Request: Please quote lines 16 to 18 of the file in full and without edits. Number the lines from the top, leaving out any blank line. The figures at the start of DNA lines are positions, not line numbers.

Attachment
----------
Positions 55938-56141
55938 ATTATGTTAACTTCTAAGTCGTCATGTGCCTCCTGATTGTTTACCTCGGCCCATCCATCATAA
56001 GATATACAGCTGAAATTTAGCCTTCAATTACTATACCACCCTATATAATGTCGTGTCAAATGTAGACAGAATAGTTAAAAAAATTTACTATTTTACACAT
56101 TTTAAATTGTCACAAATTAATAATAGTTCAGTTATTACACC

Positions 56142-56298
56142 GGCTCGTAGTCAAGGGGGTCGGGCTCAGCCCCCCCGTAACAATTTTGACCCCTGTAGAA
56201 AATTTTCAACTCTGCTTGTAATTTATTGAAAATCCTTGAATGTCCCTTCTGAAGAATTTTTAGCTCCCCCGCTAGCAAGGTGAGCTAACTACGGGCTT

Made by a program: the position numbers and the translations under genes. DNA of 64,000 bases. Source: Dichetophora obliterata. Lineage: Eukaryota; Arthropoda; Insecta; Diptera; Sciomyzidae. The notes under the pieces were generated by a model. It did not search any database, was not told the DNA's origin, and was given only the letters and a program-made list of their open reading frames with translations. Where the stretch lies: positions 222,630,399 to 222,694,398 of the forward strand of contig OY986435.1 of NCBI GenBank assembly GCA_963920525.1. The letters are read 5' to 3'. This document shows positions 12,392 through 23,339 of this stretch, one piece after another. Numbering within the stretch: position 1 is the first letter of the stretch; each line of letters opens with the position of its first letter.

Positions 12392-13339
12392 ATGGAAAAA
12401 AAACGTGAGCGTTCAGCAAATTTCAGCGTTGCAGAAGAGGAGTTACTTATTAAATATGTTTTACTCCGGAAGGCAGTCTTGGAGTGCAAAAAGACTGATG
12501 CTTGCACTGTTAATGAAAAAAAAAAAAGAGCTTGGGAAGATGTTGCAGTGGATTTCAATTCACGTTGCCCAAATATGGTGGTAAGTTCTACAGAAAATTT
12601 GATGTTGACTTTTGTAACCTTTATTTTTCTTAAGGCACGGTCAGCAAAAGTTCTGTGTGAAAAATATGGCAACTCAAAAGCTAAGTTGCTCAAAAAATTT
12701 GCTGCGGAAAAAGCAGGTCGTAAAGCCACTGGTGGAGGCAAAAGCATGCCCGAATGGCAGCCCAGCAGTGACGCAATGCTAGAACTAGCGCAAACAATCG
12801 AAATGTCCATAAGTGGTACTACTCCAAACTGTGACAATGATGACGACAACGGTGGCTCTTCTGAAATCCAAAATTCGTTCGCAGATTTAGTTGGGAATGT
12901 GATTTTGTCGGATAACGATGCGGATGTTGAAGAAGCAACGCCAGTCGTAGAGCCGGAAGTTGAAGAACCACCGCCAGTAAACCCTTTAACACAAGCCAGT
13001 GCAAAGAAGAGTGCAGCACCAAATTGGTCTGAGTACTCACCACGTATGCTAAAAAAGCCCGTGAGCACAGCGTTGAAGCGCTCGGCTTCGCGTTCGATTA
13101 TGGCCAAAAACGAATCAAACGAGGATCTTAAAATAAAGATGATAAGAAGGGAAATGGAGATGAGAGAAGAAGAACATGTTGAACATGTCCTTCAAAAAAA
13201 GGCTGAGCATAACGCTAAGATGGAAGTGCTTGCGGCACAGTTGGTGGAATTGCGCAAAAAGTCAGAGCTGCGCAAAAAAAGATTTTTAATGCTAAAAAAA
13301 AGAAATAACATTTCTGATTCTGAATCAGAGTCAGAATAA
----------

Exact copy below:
12901 GATTTTGTCGGATAACGATGCGGATGTTGAAGAAGCAACGCCAGTCGTAGAGCCGGAAGTTGAAGAACCACCGCCAGTAAACCCTTTAACACAAGCCAGT
13001 GCAAAGAAGAGTGCAGCACCAAATTGGTCTGAGTACTCACCACGTATGCTAAAAAAGCCCGTGAGCACAGCGTTGAAGCGCTCGGCTTCGCGTTCGATTA
13101 TGGCCAAAAACGAATCAAACGAGGATCTTAAAATAAAGATGATAAGAAGGGAAATGGAGATGAGAGAAGAAGAACATGTTGAACATGTCCTTCAAAAAAA